Independence and identity are key themes of the novel, and its not just hero and heroine who are seeing to affirm their sense of self. Even the minor characterssuch as Flynns younger sister Lucy, who is exploring both a potential career identity as well as her sexual identity, and the flirtatious Lauren, whose outwardly bimbo-esque persona is slowly peeled away to reveal something much deeperhave goals and aspirations, and are constantly stretching and reaching. Mat, who has been both friend and mother to Ellie, is also determinedly independent, something highlighted by her career as a travel writer. She clings fiercely to this independence even throughout the twists and turns Jilted has in mind for her, and its easy to see how her guidance has shaped Ellie as an individual.

That said, I did have a few reservations about the book that dropped it down slightly below excellent status for me. First, Im a cynical, grumpy person who finds it difficult to suspend disbelief at the thought of a couple reuniting ten years after their breakup, particularly when the couple in question were teens when they first began dating. People change so much during their teens and twenties, and this is certainly so in the case of Flynn and Ellie, that I find a reunion narrative of this type a difficult one to accept. Ellies decision to give up her life and career in Sydney for a small-time gig in Hope Junction running a drama school also seems a little unbelievable, not least because not only does this not seem to jive with Ellies progressive outlook on life, but Im not sure how a town of less than 2000 people would support a drama school.

Probably my biggest bugbear with the book, however, involved the reveal about Ellies reasons for leaving Hopes Junction, Flynns response to it, and the black moment where all appears lost. Without giving too much away here, I have to admit that I felt disappointed about the portrayal of and response to such a sensitive situation, and one that I felt sat oddly with the rest of the narrative in the first place. I couldnt understand Ellies reaction to the situationas an independent, empowered woman, why wouldnt she have spoken to someone about what happened, rather than blaming herself and running away? Moreover, Flynns response to the situation is cruel, self-serving, short-sighted and trivialises what is a hugely complex and deeply affecting situation, and to be honest, after this moment, I was all for Ellie ditching him and returning to Sydney to find a bloke with more progressive values. Instead, Flynns the one who does the ditching, leaving Ellie to her shame and misery and becoming tragically desperate in her efforts to reach him.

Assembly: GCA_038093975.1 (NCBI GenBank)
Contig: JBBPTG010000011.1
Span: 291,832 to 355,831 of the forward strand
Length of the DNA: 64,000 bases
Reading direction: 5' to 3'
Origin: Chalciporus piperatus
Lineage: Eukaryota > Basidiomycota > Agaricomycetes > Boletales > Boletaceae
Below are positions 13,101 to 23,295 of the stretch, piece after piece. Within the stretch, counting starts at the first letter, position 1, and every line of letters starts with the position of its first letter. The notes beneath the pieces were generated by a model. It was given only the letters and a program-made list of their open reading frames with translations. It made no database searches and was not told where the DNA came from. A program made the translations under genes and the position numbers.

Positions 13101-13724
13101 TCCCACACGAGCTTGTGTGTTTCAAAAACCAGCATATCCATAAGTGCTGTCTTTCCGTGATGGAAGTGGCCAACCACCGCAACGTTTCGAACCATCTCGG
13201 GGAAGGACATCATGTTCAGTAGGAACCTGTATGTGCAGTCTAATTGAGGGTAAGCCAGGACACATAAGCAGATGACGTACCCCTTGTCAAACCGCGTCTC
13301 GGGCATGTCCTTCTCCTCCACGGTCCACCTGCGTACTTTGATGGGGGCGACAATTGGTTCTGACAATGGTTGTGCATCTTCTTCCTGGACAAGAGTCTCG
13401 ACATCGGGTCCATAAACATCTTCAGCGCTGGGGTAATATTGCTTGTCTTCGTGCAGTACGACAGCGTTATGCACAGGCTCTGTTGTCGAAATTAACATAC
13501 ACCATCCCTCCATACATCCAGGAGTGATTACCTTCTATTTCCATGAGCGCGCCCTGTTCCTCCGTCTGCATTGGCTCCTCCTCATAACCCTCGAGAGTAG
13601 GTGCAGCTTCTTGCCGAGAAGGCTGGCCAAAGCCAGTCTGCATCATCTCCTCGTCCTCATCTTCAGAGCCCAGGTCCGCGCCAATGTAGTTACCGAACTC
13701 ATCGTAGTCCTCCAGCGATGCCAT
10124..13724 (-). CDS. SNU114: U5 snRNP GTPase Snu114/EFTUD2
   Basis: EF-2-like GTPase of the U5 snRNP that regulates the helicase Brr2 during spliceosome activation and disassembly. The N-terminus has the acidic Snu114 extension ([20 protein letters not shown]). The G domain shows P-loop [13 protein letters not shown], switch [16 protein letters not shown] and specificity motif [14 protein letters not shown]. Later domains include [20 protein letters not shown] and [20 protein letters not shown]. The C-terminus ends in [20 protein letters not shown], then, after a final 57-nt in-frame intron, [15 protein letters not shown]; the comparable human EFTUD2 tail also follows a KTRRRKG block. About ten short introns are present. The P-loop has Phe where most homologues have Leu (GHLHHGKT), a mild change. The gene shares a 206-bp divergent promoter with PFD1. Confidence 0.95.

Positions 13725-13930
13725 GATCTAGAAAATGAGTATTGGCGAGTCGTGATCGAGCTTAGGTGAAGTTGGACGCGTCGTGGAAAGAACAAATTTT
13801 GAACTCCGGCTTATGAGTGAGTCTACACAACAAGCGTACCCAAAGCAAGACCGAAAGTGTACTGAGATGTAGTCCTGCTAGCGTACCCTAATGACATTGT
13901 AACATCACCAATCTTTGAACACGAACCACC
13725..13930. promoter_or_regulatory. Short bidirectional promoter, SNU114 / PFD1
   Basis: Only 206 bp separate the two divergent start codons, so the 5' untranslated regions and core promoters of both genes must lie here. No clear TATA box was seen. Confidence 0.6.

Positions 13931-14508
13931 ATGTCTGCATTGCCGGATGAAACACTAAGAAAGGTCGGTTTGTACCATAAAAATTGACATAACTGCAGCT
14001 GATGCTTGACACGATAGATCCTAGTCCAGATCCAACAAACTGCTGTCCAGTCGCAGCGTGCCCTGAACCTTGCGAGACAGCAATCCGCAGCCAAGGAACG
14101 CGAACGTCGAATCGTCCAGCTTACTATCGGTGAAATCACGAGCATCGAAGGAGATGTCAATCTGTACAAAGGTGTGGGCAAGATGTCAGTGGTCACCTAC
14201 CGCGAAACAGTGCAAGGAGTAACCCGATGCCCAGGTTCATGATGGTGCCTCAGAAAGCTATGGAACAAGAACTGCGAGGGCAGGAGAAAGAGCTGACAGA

Still, although this element did have a significant impact on my appreciation of its ending, overall I did enjoy Jilted, and think that Rachael Johns is an author with a lot to offer this genre. If youre a fan of rural romances, Id recommend giving this one a try. 

 Rating: star Book Review: Jilted by Rachael Johnsstar Book Review: Jilted by Rachael Johnsstar Book Review: Jilted by Rachael Johnshalfstar Book Review: Jilted by Rachael Johnsblankstar Book Review: Jilted by Rachael Johns (very good)

 With thanks to Harlequin Australia for the review copy

Support Read in a Single Sitting by purchasing Jilted from

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  1. shelleyrae @ Book'd Out /

    A really thoughtful review Stephanie, you are too young to be so cynical though!

    • Stephanie /

      Thanks, Shelleyrae!

      I figure its better to get in the habit of cynicism nowIm easing myself into it so that Im ready for when old age hits. :)